(photo by SMU athletics).
SMU defensive coordinator Kevin Kane needs to come prepared and gear this defense up for the 10th-ranked scoring offense in the country, a unit that scores 39.5 points per game. It is not pass-heavy or run-heavy either, as the passing game is ranked 25th and the running game is ranked 45th in yards per game. Quarterback Brady White has thrown for about 2,100 yards, 20 touchdowns and only four picks with an awesome 69 percent completion rate. It is not dink-and-dunk either, as he averages 10.3 yards per completion.

White’s weapons are numerous. The outside is littered with home run hitters. Get this: six receivers have a longest catch of more than 46 yards, and the average of those players’ longest receptions is 61 yards. Six different receivers have at least two touchdowns and five have at least 300 yards receiving. Damonte Coxie is the leading receiver with 529 yards and three touchdowns. Antonio Gibson averages 27 yards per catch and has five touchdowns. He must always be accounted for, as he can score from anywhere on the field at any time.

On top of all that, SMU must account for one of the most — if not the most — dynamic running backs in the country. Kenneth Gainwell is the latest explosive Memphis running back, a la Darrell Henderson. I would venture to say that he is the most dynamic player SMU has faced as well. The offensive line is playing at an extremely, high level, as well and that makes Gainwell that much better.

He does everything and fits perfectly into the modern football trend of splitting backs out wide to create mismatches with linebackers who struggle to keep up with them in the open field. He has 979 rushing yards for an absurd 7.1 per carry and 11 rushing touchdowns, as well as 440 receiving yards for three more touchdowns. One weapon who has accounted for more than 1,400 yards and 14 touchdowns clearly is someone for whom Kane and the Mustangs’ defenders will have to account. How SMU matches up with Gainwell will be interesting, given that he is such a mismatch for slower-footed linebackers. Richard McBryde and Delano Robinson will have to deal with his incredible speed and quickness in the open field.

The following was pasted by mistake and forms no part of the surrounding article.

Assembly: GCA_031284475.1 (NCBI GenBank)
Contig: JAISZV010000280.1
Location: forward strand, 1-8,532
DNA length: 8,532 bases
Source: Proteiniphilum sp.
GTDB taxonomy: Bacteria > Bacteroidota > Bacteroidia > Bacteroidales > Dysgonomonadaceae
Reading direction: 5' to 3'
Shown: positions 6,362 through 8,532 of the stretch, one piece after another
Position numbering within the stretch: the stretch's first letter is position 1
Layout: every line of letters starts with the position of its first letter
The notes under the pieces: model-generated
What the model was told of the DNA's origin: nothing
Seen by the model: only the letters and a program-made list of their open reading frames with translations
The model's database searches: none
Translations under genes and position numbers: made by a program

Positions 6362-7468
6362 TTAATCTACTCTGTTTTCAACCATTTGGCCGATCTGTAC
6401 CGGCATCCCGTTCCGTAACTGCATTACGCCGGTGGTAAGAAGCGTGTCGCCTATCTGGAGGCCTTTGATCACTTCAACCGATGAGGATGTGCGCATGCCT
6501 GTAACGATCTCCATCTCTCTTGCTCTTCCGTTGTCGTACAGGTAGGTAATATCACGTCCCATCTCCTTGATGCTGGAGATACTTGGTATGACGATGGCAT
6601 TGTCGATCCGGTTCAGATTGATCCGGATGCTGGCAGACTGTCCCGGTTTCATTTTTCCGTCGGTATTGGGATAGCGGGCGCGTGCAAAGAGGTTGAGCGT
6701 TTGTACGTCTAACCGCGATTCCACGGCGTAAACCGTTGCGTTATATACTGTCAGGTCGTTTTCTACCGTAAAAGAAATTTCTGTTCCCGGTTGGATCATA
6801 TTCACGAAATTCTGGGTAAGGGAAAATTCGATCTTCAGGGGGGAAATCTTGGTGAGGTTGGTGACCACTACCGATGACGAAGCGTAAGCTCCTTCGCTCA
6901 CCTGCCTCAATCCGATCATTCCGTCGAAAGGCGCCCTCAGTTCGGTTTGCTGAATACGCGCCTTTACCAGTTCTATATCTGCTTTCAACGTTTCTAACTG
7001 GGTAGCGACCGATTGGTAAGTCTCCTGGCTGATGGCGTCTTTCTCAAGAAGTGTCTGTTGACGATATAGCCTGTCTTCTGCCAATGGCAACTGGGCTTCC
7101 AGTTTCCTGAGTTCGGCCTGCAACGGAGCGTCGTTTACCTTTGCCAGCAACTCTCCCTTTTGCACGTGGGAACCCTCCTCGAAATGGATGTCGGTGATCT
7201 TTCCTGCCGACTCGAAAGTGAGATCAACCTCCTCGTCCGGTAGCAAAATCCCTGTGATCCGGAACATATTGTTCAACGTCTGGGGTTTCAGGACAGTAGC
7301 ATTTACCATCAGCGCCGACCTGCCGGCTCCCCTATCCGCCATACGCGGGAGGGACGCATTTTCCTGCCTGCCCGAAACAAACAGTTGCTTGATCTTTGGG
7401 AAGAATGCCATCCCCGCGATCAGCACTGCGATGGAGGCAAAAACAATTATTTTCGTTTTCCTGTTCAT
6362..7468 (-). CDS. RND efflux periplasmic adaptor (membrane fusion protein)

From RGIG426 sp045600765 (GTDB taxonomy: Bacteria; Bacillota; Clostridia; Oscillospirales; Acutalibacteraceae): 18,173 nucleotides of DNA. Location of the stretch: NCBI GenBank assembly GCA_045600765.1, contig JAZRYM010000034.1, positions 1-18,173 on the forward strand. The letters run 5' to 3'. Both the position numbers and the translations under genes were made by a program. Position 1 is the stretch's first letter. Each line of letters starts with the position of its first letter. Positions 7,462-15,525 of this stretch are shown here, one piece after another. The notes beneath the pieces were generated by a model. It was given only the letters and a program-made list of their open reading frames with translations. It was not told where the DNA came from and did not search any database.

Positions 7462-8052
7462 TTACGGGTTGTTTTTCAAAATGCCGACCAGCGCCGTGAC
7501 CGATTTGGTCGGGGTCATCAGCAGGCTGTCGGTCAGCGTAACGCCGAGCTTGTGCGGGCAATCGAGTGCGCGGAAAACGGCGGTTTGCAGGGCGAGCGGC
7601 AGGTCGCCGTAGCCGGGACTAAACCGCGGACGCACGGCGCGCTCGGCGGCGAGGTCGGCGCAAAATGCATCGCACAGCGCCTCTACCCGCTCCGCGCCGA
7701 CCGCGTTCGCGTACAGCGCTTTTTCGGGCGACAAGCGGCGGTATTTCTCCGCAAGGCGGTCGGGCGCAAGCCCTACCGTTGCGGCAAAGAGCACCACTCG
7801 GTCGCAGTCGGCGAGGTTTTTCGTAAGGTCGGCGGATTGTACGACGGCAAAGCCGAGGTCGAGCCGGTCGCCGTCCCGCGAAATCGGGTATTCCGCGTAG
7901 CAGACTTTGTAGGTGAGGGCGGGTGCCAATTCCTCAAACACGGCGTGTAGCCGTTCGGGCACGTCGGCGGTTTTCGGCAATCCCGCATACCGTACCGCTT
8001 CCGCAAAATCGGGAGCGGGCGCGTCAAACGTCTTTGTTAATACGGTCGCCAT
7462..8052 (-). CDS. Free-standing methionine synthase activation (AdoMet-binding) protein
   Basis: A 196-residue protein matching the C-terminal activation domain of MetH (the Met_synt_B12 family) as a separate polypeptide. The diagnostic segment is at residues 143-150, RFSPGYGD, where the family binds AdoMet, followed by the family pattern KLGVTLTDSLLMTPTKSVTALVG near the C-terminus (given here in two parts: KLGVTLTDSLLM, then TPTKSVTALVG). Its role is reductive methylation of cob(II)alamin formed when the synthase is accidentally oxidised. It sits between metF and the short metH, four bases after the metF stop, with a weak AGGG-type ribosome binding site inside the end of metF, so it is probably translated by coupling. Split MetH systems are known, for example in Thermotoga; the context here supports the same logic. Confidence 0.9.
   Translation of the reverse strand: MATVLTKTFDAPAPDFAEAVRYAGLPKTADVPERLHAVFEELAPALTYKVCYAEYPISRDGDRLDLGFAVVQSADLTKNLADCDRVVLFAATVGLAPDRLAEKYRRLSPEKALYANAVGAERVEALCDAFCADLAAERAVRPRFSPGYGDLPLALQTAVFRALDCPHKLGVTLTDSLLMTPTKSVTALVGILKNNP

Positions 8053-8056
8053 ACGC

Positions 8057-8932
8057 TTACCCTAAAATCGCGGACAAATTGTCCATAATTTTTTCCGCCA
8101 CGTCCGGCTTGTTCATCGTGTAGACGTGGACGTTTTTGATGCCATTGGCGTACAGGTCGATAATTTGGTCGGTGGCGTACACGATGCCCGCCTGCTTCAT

The key to slowing down this offense will be to continue to create the splash plays: sacks, takeaways and tackles for loss. No offense is immune to takeaways and those will cripple any team. SMU’s playmakers like Nelson and Delontae Scott need to shine Saturday.

Defensively, Memphis is very stout. The Tigers surrender just 23 points per game and are especially stingy in the secondary, giving up fewer than 200 passing yards per game. The Tigers’ defense seems to fit with the “bend but don’t break” mentality, as teams have had some success moving the ball without the killer turnover or sack. Memphis only has 16 sacks to its credit so far, which is not a bad number, but it is something the Ponies’ o-line should be able to handle as it has all year.

Memphis’ defense has two leading tacklers tied at 45 tackles, linebacker Austin Hall and defensive back Sanchez Blake Jr. Hall makes a ton of plays, with five tackles for loss, and five pass breakups. The biggest playmaker of concern for me is Dorceus Joseph, a 6-foot, 275-pound defensive lineman. He has 8.5 tackles for loss and leads the team in sacks with three. He is one of many disruptive players in the front seven.

The Tigers can be had in the front seven. Teams are picking up 4.1 yards per carry and 188 rushing yards per game against Memphis. I would anticipate a heavy workload day for running back Xavier Jones, who is coming off another great outing that included a video game-like touchdown run on which he shook half of Houston’s defense. Especially if Roberson is out, the Mustangs will need to lean on their reliable running game.

Overall, this is going to be an awesome matchup between two great teams on primetime television. It is everything every player and fan wants, and now the Mustangs just must take it. These are two explosive offenses, with evenly talented defenses. This game will come down to quarterbacks Shane Buechele and White, and maybe even who has the ball last. Not having Roberson would handicap the offense in that more attention can be given to the other big-time weapon, James Proché. Last week’s performance, especially after Roberson went out, gives me some pause. It will be an extremely hostile environment at the Liberty Bowl, and this spotlight will have Memphis extremely fired up. I think the undefeated dream unfortunately ends for the Ponies Saturday night in a wild one. I hope I'm wrong.

Nate’s take: Memphis 45, SMU 41